Misconceptions We Have About Denominations
I grew up hearing how the church I was a part of was not a denomination (i.e. a sect, or split-off from the original). We might be non-denominational, un-denominational, or pre-denominational, but we’re certainly not a denomination. As a result, I grew up looking at denominations and those who attended them rather disparagingly. People in denominations were misguided, ill-informed, creators of division.
Boy was I wrong.
As it turns out, the one who was misguided, ill-informed, and divisive was me. I viewed those in denominations as people who didn’t care about the unity of Jesus’ body, or the truth of His word, and as a result I closed the door of conversation to those with whom I disagreed.
The more I’ve talked with those inside other church groups, the more I’ve realized that many of my perceptions were misconceptions. Maybe some of yours are too.
They Don’t Care About Unity
Between classes and casual conversations with other preachers I’ve had many discussions about restoring the unity of the New Testament church. Again, I don’t have any problem with this idea, in fact I believe the restoration movement of old was meant to be a continuous event even until now, not just a celebrated moment of religious history.
No, my problem isn’t with the idea of restoration, it’s with the fact that we sometimes think we are the only ones who want unity that the Restoration Movement brought. This simply isn’t true (the Restoration Movement itself was comprised of all kinds of different churches). Sure there are those in the denominational world who don’t think about unity, but that could be said of churchgoers everywhere.
From what I can tell, through reading books from denominational writers and speaking with those who attend other churches, they want religious unity just as bad as we do! They may go about unity in a different way, but that doesn’t change the fact that they too do not like the fractured “Christendom” that exists today.
They Don’t Care About the Truth
One thing often said of those in denominations is that they have great sincerity, but don’t have the truth. Frequently I have heard the accusations that those in denominations simply want teachings that affirm what they already believe (see 2 Tim. 4:3) and that they just don’t love truth. If this is true why did 37% of people in this poll say that sermons should be somewhere between 35-55 minutes long? Why are there thousands of views of sermons 45 minutes in length, preached by denominational preachers on YouTube? Why does this research show that the Bible is widely favored and praised among those who call themselves “Christians” in my generation?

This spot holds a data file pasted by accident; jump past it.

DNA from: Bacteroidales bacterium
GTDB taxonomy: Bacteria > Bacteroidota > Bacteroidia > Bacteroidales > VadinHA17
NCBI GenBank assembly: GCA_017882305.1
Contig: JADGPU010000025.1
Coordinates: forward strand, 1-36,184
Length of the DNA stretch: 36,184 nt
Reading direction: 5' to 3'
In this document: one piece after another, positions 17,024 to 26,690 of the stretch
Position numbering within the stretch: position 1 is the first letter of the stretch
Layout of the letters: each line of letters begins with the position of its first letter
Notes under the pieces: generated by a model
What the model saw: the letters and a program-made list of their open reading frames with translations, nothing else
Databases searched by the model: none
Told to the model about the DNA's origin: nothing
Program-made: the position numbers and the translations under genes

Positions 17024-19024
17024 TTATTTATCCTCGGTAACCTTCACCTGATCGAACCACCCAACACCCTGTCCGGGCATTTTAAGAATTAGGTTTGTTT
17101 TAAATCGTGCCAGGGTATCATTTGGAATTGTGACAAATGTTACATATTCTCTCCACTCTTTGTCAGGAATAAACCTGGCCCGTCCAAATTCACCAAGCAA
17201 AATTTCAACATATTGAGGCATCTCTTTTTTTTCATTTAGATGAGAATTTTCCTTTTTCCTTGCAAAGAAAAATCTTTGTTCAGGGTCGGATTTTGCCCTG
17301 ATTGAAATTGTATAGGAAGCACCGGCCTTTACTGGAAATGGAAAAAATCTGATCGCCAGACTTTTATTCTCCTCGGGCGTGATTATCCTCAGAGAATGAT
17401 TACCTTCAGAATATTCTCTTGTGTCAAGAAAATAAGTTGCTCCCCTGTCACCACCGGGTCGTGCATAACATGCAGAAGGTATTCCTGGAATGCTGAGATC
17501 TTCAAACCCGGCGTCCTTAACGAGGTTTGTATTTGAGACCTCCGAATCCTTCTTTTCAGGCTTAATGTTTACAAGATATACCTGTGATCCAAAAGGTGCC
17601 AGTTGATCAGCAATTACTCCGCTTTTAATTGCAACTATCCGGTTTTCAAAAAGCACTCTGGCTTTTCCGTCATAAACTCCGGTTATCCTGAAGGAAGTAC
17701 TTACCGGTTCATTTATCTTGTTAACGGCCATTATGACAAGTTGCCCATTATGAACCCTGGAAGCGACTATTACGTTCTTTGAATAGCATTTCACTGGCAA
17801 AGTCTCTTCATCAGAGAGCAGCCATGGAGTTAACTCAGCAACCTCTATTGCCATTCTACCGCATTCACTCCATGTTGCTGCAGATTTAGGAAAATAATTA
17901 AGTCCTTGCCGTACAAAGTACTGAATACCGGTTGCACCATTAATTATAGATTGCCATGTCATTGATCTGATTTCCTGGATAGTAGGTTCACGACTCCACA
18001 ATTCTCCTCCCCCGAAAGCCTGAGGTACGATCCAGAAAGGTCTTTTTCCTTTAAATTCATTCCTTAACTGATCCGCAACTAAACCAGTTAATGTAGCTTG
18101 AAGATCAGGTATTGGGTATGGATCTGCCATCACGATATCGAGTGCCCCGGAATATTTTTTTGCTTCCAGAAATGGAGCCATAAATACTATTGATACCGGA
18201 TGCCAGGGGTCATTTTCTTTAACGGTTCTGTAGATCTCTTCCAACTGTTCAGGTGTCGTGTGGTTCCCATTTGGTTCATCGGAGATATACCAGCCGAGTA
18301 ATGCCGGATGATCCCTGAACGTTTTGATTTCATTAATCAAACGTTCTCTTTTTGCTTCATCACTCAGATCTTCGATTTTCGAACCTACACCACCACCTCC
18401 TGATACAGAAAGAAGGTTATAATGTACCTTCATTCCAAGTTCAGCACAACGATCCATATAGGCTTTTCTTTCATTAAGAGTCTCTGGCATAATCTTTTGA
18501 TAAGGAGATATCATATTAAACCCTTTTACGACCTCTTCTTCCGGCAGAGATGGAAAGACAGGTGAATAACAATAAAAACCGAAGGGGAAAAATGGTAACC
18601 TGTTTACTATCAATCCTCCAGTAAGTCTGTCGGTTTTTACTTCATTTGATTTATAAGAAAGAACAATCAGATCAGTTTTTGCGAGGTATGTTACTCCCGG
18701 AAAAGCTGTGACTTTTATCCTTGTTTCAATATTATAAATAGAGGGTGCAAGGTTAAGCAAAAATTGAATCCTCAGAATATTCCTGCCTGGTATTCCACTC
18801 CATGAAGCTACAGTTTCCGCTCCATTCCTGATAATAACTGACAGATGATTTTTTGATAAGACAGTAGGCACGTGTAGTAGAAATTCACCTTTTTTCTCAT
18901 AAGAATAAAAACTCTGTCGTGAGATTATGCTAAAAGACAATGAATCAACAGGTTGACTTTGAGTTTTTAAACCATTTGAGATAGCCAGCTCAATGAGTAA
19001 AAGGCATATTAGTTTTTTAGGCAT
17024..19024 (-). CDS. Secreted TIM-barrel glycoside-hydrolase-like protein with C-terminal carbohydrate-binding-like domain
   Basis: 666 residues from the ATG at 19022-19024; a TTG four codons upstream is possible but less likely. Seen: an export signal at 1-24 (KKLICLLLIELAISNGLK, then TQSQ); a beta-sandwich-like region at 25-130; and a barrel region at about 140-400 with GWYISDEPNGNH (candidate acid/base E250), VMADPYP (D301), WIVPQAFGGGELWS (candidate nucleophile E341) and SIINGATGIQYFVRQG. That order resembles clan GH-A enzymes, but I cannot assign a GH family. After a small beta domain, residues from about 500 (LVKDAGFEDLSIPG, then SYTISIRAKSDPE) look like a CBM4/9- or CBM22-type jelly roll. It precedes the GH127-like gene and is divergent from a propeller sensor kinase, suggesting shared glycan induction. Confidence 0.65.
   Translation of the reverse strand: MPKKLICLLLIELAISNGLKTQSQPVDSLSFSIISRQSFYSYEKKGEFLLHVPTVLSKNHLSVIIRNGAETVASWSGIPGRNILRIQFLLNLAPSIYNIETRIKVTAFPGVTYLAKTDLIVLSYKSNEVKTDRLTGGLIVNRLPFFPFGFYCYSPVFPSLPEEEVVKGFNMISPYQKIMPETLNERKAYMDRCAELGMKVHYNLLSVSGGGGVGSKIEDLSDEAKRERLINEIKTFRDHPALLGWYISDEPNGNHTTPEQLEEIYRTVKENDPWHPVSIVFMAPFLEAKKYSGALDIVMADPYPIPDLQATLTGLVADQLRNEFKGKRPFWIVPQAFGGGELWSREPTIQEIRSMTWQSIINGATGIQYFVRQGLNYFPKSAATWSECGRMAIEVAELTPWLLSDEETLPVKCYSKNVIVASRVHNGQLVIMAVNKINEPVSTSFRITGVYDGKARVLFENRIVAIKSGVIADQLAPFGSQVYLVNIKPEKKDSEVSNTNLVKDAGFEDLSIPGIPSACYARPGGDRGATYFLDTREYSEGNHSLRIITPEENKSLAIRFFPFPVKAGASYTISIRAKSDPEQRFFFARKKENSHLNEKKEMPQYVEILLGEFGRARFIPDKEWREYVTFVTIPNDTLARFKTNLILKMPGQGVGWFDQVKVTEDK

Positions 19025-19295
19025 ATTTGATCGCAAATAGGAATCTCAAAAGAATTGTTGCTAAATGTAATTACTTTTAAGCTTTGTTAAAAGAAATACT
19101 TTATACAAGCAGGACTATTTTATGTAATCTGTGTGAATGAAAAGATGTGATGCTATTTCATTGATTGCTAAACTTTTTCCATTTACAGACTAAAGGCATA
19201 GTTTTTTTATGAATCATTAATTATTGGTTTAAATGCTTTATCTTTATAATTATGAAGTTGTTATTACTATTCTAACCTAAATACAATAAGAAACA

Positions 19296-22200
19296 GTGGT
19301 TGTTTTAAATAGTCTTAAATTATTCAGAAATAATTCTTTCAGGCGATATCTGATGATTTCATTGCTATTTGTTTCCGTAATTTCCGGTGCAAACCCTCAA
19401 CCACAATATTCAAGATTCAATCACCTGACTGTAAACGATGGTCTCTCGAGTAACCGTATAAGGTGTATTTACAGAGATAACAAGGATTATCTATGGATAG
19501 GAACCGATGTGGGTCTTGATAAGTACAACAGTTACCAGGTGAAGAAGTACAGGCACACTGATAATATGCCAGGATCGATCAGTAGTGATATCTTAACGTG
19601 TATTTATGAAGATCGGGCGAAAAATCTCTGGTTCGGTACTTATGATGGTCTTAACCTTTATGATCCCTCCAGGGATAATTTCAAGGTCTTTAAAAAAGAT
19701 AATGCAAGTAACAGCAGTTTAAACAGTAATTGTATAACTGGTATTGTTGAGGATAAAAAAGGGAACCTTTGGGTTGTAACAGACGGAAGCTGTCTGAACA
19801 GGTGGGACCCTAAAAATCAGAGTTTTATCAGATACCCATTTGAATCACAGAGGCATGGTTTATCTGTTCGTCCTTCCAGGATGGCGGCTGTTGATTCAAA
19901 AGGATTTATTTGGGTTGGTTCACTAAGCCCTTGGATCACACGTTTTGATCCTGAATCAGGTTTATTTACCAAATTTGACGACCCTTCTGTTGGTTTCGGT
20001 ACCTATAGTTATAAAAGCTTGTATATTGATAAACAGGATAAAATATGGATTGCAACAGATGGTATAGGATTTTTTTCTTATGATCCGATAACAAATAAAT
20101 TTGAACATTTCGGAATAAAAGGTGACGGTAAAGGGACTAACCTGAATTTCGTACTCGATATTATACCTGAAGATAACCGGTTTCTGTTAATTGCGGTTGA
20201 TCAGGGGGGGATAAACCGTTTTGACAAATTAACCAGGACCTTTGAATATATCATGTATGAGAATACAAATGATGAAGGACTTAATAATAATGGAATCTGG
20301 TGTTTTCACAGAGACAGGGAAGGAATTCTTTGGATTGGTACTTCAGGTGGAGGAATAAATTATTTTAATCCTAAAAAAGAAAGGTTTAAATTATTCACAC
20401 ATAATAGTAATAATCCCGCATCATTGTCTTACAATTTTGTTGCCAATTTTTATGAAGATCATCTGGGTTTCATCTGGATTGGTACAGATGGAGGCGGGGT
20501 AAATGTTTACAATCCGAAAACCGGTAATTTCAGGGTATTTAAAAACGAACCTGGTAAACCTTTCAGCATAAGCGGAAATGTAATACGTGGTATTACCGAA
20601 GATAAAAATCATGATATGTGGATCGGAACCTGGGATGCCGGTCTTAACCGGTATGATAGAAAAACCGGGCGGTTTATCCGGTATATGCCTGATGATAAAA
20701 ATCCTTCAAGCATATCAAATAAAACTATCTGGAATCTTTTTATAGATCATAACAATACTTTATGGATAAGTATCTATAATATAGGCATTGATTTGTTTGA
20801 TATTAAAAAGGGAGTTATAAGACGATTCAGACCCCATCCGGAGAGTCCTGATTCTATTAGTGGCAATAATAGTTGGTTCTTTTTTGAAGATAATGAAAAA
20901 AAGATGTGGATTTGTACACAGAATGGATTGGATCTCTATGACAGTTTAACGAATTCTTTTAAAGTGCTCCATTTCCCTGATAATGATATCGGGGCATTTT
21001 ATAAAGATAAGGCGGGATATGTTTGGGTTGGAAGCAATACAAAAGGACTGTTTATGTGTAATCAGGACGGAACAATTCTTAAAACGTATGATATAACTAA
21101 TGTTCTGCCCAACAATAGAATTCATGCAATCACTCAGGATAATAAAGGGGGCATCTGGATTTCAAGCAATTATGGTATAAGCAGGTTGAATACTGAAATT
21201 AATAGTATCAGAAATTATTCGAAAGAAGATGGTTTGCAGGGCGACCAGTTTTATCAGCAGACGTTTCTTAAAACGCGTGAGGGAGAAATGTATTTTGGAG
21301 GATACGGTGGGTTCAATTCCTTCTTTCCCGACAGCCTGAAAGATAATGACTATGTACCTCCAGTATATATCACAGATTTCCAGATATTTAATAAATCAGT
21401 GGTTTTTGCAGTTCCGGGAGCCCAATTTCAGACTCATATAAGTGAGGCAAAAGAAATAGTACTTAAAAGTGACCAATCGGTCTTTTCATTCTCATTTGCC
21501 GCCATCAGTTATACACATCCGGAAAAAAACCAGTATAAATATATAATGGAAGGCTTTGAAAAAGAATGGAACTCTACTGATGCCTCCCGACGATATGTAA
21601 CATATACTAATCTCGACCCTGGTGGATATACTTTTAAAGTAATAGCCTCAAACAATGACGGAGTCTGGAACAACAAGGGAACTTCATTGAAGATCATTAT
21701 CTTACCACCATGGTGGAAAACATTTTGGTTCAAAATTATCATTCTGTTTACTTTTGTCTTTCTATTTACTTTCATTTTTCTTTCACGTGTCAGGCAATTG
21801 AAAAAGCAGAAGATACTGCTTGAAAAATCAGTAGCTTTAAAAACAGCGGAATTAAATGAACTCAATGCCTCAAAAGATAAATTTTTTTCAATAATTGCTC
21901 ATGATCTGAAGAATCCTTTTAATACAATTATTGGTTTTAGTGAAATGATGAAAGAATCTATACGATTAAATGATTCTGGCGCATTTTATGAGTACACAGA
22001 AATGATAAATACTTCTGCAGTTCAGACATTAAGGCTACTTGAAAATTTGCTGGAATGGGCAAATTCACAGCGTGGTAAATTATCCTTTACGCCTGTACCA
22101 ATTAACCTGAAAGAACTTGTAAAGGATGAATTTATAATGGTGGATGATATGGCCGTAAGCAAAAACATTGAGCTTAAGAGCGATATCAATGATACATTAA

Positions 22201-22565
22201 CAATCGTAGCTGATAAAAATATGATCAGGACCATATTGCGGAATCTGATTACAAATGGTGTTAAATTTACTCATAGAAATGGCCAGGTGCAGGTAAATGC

Yes there are a lot of people who enjoy, and prefer shorter sermons out there (that’s not to say that shorter sermons equate to less love of the Bible), but the fact that so many want to hear long sermons and watch videos of longer sermons indicate that those in denominations have a great love for the Bible. Just because someone interprets the Bible in a different way or practices doctrines we believe are wrong, that doesn’t mean that they don’t care about truth.
Changing Our Response
I’m a believer in doing better. Sometimes “better” results from looking at the successes of others, other times it results from looking critically at ourselves. It can be tempting for us to look at the growing denominations around us and say “they’re only growing because of gimmicks” or that “it’s sad to see how many don’t love truth”, but that’s not being fair to those people.
Instead of saying “they’re only growing because of gimmicks” we ought to examine the biblical things they are practicing well. Instead of saying “I guess they just don’t love the truth” we should observe their approach to the Biblical text. Instead of assuming that those in other places were growing based off of lies and fluff sermons, we need to listen to them and hear what they’re saying.
I believe that Christ established and died for one church, but that doesn’t mean that those other churches out there with whom I don’t fully agree are truth and unity-hating monsters. The fact of the matter is, there are things we can learn from denominations. At the very least, we need to change the way we view people in denominations if we ever want to reach them.
Extend the same courtesy you would want others to extend to you. I don’t want people hearing that I go to the Church of Christ to think “he must think he’s the only one going to heaven!” I want them to give me a shot…it’s only right that I give others a shot as well. Let’s do away with our misconceptions of denominations and those in them, and extend others the courtesy of listening to what they have to say, even if we may disagree. You may be surprised at the common ground we share and the opportunity for conversation that it brings.